• (1) Read

Reading has essentially changed my view on a number of things. I think I would say that over 85% of all the things I’ve learned in philosophy, science, and theology over the past few years has been from books. To give you a framework of huge influences that have helped me in the past, see:

  • Introduction to Philosophy, Norman Geisler and Paul Feinberg (1980)
  • How Should We Then Live?, Francis Schaeffer (2005)
  • Reasons for Faith, Norman Geisler and Chad Meister (2007)
  • Mere Christianity, C.S. Lewis

and many others. More over, learn more about the persons your reading about. Looking out the list I’ve provided above, you can see that I’ve cited Norman Geisler several times. He’s a fantastic authority on matters pertaining to philosophy and apologetics, and is a great start for becoming apart of the overall discussion on those matters. Check him out! For anymore recommended books, you can click here to see a wonderful list of books I highly recommend.

Lastly, I think I would like to make a quick point on the discipline of apologetics itself. Apologetics is very flexible, in the sense that the Christian worldview has a development among various disciplines, such as Physics, Biology, Philosophy, and many others. To give you an example, Greg E. Ganssle gives attention to the “academic theme” of apologetics [5]. Ganssle writes, “The academic themes include the content of apologetics, whether we are thinking about the content of a 30-second answer to a question or about the broad outlines of an academic treatise. As we know from experience, a 30-second answer quickly generates more questions that, in turn, leads us into deeper and more complicated answers. Somewhere along the way, what begins as apologetics becomes philosophy of religion, historical criticism, biochemistry, or physics.” (Ganssle 2012: 4)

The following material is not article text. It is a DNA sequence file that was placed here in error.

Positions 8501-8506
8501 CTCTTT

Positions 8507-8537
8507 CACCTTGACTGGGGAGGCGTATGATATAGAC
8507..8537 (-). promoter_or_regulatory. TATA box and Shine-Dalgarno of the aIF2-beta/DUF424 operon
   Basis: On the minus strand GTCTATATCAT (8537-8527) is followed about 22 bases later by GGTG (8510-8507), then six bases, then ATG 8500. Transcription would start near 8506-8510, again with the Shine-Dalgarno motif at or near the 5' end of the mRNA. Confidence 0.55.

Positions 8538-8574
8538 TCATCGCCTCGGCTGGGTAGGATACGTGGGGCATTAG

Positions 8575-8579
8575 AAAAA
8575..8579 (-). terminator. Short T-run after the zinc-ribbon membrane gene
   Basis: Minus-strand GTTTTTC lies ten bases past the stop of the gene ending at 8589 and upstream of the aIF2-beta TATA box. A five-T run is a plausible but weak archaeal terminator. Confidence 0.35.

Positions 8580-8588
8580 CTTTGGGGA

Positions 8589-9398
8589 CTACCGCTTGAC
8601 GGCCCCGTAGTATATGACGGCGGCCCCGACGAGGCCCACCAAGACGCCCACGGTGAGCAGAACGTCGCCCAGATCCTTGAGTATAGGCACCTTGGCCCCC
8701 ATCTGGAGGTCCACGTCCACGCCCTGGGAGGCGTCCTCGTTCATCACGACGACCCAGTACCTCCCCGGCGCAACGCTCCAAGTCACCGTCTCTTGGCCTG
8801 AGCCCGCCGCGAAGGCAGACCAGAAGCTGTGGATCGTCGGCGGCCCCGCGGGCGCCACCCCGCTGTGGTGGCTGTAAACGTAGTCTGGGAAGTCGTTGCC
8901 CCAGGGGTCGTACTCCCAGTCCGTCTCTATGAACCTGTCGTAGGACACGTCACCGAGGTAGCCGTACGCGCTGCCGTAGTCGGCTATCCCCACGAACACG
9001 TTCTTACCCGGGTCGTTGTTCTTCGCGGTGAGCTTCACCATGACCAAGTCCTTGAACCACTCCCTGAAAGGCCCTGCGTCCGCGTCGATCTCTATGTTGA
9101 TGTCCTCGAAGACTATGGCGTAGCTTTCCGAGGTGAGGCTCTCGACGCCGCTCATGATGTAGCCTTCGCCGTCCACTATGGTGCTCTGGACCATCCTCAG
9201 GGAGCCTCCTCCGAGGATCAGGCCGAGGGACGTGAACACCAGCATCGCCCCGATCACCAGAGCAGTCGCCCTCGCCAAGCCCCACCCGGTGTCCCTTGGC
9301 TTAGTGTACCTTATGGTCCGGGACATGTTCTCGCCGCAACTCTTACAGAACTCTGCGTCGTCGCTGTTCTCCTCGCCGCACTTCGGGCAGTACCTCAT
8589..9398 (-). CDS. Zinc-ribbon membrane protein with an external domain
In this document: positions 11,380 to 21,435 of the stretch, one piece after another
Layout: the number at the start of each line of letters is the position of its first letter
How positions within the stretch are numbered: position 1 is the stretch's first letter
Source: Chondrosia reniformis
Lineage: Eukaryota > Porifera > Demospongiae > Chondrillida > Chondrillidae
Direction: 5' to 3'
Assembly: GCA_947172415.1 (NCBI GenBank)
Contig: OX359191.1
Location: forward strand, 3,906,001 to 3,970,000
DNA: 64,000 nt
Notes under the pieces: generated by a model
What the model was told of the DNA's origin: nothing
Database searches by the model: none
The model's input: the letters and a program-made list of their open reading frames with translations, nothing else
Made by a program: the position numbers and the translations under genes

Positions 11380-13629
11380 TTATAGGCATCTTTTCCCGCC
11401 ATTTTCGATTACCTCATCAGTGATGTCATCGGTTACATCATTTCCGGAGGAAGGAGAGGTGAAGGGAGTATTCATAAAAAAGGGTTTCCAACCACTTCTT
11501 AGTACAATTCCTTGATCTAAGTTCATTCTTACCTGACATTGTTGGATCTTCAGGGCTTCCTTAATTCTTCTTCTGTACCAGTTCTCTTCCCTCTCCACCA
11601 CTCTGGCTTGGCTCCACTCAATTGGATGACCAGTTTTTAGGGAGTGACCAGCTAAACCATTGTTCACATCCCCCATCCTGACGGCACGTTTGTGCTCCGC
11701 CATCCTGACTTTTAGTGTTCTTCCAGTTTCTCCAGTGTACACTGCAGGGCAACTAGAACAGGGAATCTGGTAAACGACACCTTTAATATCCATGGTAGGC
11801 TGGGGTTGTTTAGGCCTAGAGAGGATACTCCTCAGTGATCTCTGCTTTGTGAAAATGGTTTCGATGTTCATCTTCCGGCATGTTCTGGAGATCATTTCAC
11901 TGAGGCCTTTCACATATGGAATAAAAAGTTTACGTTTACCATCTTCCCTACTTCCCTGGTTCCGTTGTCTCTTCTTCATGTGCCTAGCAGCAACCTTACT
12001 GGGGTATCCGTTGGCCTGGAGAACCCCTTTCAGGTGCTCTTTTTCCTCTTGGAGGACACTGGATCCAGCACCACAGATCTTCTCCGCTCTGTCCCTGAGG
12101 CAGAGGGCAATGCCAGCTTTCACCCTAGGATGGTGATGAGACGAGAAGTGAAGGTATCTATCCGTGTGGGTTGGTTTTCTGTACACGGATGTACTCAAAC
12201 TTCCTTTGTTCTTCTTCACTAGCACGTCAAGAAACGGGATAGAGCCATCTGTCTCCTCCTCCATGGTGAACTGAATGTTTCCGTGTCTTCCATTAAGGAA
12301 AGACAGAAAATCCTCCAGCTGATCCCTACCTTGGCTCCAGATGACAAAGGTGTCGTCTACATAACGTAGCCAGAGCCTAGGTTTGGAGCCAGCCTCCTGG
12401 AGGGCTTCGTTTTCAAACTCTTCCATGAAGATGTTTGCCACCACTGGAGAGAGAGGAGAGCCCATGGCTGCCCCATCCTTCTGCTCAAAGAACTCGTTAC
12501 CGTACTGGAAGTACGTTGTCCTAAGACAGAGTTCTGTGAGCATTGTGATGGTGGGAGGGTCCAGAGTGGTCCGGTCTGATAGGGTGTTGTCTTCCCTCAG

You can see my post Apologetics: Definition and Application (see here) which gives a good overview of apologetics itself. I hope this helped some, and if you have anymore questions please feel free to ask!

__________________

Notes:

  • [1] Ken Ham, The New Answers Book (Masters Books: 2007)
  • [2] Richard Dawkins, The God Delusion (Mariner Books: 2006)
  • [3] Peter Kreeft, Philosophy 101 by Socrates (Ignatius Press: 2002) p. 15
  • [4] in A Different Kind of Apologist by Dan Kimball, ed. Sean McDowell in Apologetics for a New Generation (Harvest House Publishers: 2009) p. 29
  • [5] W. L. Craig and Paul Copan eds., Come Let Us Reason (Nashville: Tennessee, 2012) p. 4